Prevalence of use of performance enhancing drugs by fitness centre members

Drug Test Anal. 2014 May;6(5):434-8. doi: 10.1002/dta.1525. Epub 2013 Sep 9.

Abstract

Studies on the use of performance enhancing drugs (PED) in fitness centres rely predominately on conventional survey methods using direct questioning. However, research indicates that direct questioning of sensitive information is characterized by under-reporting. The aim of the present study was to contrast direct questioning of different types of PED use by Dutch fitness centre members with results obtained with the Randomized Response Technique (RRT). Questionnaires were conducted among members of fitness centres. PED were classified into the following categories: anabolic steroids, prohormones, substances to counteract side-effects, growth hormone and/or insulin, stimulants (to reduce weight), and miscellaneous substances. A total of 718 athletes from 92 fitness centres completed the questionnaire. The conventional method resulted in prevalences varying between 0% and 0.4% for the different types of PED with an overall prevalence of 0.4%. RRT resulted in prevalences varying between 0.8% and 4.8% for the different types of PED with an overall prevalence of 8.2%. The overall prevalence of the two survey methods differed significantly. The current study showed that the conventional survey method using direct questioning led to an underestimation of the prevalence. Based on the RRT results, the percentage of users of PED among members of fitness centres is approximately 8.2%. Stimulants to lose weight had the highest prevalence, even higher than anabolic steroids. The key task for future preventive health work is to not only focus on anabolic steroid use, but also include interventions focusing on the use of stimulants to lose weight.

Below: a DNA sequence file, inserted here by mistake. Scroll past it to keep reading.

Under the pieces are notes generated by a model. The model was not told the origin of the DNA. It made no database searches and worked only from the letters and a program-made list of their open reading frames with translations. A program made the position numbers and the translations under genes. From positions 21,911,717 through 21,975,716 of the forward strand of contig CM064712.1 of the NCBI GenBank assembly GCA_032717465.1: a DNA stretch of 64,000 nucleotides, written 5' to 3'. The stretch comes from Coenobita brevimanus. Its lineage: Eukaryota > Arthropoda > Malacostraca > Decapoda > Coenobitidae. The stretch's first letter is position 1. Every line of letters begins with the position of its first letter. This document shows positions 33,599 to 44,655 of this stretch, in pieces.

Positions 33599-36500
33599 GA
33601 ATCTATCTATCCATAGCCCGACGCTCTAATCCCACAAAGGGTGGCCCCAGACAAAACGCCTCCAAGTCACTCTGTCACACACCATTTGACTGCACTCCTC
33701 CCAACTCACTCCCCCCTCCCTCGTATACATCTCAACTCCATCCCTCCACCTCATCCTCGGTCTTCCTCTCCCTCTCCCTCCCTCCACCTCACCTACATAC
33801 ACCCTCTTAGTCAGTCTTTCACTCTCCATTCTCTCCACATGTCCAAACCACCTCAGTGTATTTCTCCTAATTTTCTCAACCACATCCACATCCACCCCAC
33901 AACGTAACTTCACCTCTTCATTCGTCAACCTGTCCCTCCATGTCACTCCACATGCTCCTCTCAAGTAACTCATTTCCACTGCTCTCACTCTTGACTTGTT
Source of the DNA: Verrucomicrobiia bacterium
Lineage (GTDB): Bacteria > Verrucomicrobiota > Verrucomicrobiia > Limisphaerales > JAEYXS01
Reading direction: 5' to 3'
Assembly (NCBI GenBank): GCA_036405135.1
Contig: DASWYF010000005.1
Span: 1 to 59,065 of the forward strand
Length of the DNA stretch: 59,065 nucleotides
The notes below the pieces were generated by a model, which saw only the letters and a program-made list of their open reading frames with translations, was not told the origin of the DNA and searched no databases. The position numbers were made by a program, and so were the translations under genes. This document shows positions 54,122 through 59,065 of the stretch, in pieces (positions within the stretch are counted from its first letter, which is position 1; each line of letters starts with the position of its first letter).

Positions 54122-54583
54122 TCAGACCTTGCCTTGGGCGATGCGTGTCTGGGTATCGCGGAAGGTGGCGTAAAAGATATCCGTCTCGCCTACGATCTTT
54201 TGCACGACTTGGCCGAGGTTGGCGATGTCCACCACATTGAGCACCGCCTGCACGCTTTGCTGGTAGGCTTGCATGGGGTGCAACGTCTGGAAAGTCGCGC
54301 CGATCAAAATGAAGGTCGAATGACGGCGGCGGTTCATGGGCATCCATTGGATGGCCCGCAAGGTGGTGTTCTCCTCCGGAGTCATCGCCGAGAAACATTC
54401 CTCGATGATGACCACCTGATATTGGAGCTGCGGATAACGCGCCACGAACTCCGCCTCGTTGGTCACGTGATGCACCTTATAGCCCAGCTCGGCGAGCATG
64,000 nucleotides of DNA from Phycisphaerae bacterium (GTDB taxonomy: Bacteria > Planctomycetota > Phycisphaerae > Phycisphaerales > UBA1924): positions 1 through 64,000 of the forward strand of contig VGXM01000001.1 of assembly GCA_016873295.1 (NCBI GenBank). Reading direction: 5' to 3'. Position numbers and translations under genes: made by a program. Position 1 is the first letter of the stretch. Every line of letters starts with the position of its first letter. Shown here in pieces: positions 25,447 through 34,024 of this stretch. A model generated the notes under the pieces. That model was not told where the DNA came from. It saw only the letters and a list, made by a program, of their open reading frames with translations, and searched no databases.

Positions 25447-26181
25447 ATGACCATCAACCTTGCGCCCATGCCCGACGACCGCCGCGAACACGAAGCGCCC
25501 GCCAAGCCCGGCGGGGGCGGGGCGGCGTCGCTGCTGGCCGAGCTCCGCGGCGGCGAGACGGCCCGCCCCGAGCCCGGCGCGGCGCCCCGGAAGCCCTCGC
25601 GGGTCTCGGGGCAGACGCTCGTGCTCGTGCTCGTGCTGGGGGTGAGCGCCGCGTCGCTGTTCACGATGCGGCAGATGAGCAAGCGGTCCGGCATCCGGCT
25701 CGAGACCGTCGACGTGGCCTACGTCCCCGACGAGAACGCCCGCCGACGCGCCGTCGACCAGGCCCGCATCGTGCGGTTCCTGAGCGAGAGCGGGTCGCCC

Keywords: Doping use; Prevalence estimates; Randomized Response Technique.

Publication types

  • Comparative Study
  • Research Support, Non-U.S. Gov't

MeSH terms

  • Adult
  • Data Collection
  • Female
  • Fitness Centers*
  • Humans
  • Male
  • Performance-Enhancing Substances / administration & dosage*
  • Self Report
  • Workforce
  • Young Adult

Substances

  • Performance-Enhancing Substances